Unlocking the Secrets of Hiking the PCT

The PCT has been an enigma to me for many years. How do people walk 2,600 miles, feed themselves, and carry all their gear around for five months?

The few attempts I’ve had on multiday trips in the UK have had many failures, which I’ve learned from, but nonetheless, I’ve felt in awe of how people can accomplish the entire thru-hike and then talk about it as though it was just a walk in the park. What did these people know or do that I didn’t?

So here are a few things I’ve picked up in my first few weeks on the PCT, which have mainly been desert. I’m sure there will be a part two by the end of my thru-hike!

Wake up early.
Desert heat, shorter daylight hours, and me generally walking slower than some others means I haven’t been achieving my target daily mileage. When I add in a 4.30 a.m. alarm, I’m on trail by five a.m. with my head torch and felt very happy with how many miles I can get in before lunch.

Five a.m. sunrise walk.

Eat lots.
I’ve lost all the weight I put on during the month leading to my start date. I’m now feeling my entire body ache because I haven’t been eating enough. I enjoy talking to everyone on trail about their diets and I’ve picked up more of a snack-as-I-go habit, which means I’m normally grazing on something on top of main meals. My energy levels have now come back.

Water, electrolytes, vitamin water, or whatever you find in town. My 4-6 liters of water was going straight through me but I’ve increased my electrolyte intake and feel more hydrated. Drinking a lot at night, first thing in the morning, and whenever I’m resting by a water source also helps boost water intake.

Water source at Mikes Place.

Deal with the pain.
Yes, there are serious injuries that take people off trail but understanding your body to know if you are aching from a 20 mile day or if you are about to get something more serious is so important. Either way, deal with it and keeping going or rest.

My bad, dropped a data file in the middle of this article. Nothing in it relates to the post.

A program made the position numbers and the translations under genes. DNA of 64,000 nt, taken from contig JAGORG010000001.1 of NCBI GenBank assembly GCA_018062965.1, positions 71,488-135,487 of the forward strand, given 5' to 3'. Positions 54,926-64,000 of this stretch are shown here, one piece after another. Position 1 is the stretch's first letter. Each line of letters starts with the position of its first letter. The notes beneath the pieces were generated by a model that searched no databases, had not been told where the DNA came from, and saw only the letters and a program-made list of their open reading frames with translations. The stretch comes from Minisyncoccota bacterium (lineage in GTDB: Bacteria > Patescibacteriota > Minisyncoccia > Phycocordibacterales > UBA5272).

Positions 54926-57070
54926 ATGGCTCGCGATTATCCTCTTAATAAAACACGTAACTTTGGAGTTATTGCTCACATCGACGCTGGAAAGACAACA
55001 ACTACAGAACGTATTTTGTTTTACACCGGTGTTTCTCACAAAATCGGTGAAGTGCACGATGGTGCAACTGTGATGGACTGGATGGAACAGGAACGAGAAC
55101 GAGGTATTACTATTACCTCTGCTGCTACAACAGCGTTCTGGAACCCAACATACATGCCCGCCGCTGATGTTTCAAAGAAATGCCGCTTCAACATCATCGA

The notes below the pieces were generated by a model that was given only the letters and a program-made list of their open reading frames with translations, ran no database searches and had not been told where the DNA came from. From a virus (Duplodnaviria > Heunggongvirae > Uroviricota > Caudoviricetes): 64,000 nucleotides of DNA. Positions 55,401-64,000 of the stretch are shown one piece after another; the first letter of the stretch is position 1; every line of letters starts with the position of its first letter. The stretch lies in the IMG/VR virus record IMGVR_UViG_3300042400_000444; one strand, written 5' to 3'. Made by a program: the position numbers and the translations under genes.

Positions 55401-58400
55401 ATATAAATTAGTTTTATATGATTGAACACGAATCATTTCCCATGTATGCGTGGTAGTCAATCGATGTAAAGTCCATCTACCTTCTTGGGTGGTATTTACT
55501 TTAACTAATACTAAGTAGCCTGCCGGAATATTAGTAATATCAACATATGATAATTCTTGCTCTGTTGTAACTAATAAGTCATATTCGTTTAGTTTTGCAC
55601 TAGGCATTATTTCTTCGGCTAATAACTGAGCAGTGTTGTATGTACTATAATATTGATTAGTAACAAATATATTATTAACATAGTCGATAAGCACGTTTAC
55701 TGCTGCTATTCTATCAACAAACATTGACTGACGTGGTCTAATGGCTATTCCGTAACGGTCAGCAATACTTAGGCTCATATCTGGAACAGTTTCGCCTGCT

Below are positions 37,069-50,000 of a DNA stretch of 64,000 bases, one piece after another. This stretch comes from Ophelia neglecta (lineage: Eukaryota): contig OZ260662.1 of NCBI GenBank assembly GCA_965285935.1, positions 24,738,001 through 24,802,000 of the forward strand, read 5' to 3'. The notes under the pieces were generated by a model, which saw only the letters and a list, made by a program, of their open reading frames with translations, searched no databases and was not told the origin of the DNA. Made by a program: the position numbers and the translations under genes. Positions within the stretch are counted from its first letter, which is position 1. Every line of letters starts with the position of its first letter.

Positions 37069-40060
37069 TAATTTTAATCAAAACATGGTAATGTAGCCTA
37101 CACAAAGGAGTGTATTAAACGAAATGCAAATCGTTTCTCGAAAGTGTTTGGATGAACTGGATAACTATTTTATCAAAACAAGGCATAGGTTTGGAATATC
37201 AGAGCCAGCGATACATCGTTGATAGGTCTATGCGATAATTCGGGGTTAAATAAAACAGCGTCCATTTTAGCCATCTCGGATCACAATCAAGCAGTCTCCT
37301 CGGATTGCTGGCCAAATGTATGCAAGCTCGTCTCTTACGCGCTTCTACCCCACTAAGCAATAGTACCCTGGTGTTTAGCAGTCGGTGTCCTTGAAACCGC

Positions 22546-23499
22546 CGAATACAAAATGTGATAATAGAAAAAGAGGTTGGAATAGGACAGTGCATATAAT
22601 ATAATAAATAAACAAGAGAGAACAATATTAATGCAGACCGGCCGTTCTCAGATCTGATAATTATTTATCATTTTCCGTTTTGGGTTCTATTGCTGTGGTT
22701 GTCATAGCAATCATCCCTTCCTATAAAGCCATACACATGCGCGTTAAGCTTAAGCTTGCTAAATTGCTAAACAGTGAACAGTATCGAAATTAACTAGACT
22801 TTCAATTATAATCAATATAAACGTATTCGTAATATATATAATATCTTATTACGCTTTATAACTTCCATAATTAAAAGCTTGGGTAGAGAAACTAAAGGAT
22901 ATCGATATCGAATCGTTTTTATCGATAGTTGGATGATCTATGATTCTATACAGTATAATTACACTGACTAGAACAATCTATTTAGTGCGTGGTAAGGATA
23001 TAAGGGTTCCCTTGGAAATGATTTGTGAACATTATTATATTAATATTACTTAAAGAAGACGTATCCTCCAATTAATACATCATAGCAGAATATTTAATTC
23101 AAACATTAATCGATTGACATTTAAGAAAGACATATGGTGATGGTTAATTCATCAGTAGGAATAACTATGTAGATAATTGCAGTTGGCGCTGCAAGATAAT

Be fit or committed.
People talk a lot about training pre-PCT. I’m a runner and it’s definitely helped build thick skin on my feet and stronger legs. Most people are in reasonable shape when they hit the trail, or at least the ones that are ambitious with their daily miles are. There are of course all shapes, ages, and sizes on trail and I love how inclusive everyone is. It’s a massive undertaking to walk 2,600 miles. Regardless of physique, commitment and mental strength play a big part.

Make friends
The best way to keep spirits high and to feel part of something. I’ve been seeing the same people for weeks and it’s great to have this hiker community around you. Plus it makes town days a lot more fun!

Take it easy and enjoy the present
I’m a planner, I like to know what’s coming and how I can prepare myself but on the PCT nothing goes to plan. I’m starting to enjoy living in the moment and not stressing about all the things I have no control over. If I plan too much ahead I miss what is right here with me now; amazing people and nature.

Rest in the shade.
I’ve had a few non-hiking friends laugh at how many clothes I’m wearing in the desert. The truth is without sun protection it will be very uncomfortable to hike with sunburn and sunstroke. Resting in the shade and avoiding sunburn have done me well.

Be content and selfish.
This trail is something to enjoy singularly as well as with others, but I think it’s best to remember why you are hiking and stay true to that.

Descending Mount San Jacinto.

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